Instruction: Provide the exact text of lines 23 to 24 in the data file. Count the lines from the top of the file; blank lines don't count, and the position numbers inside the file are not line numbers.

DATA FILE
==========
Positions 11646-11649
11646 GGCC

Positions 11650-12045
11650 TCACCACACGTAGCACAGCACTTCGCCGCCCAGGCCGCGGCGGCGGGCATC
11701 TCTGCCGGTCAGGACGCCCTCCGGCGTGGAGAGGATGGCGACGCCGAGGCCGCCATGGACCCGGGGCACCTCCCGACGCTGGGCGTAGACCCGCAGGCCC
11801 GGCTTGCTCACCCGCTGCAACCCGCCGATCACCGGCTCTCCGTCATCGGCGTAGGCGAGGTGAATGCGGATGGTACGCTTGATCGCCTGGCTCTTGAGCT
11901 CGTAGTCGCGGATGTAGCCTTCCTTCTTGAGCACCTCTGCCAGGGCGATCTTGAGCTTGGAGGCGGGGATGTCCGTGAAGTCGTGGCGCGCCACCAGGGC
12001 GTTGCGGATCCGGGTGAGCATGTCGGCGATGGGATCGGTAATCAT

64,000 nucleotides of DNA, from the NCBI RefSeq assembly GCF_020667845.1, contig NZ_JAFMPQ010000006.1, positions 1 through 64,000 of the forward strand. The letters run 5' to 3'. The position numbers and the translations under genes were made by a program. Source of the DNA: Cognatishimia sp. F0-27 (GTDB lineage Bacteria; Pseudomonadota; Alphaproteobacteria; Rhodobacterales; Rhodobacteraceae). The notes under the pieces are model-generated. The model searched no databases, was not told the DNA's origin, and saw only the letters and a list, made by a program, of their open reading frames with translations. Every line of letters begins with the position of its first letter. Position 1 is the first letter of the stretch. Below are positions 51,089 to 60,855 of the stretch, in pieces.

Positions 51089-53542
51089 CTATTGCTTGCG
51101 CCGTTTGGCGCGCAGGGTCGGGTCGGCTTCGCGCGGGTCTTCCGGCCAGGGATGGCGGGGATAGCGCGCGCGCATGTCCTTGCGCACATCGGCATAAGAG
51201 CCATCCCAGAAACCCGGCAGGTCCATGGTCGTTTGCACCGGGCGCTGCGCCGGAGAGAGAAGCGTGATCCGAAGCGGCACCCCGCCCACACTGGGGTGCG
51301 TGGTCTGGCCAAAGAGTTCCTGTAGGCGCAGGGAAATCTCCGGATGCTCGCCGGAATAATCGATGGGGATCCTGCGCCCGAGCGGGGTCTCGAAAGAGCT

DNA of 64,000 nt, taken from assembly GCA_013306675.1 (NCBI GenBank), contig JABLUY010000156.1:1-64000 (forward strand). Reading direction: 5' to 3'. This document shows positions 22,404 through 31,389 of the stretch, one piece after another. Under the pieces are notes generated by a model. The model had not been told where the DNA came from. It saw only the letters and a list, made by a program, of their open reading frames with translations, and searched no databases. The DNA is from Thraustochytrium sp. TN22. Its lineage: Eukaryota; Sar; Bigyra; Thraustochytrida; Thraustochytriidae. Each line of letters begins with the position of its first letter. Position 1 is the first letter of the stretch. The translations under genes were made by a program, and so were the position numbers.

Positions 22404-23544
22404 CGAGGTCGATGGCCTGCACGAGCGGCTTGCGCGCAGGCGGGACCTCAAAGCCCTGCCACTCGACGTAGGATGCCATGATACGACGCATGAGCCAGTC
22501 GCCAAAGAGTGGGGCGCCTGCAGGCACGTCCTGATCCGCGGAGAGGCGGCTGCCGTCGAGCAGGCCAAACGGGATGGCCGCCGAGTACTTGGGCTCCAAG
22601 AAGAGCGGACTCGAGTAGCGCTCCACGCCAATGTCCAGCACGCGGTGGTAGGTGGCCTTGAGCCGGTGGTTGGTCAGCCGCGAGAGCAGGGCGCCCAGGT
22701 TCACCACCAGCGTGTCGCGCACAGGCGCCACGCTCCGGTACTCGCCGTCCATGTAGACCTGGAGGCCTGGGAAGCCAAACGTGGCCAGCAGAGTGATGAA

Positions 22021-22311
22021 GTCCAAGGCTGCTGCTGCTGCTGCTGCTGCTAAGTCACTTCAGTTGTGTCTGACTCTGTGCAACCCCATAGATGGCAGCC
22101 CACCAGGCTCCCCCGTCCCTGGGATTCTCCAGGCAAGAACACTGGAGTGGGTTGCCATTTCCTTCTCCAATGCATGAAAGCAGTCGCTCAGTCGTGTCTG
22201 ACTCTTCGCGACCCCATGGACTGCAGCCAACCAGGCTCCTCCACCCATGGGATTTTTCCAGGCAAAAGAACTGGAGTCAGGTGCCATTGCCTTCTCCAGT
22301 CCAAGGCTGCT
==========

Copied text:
22101 CACCAGGCTCCCCCGTCCCTGGGATTCTCCAGGCAAGAACACTGGAGTGGGTTGCCATTTCCTTCTCCAATGCATGAAAGCAGTCGCTCAGTCGTGTCTG
22201 ACTCTTCGCGACCCCATGGACTGCAGCCAACCAGGCTCCTCCACCCATGGGATTTTTCCAGGCAAAAGAACTGGAGTCAGGTGCCATTGCCTTCTCCAGT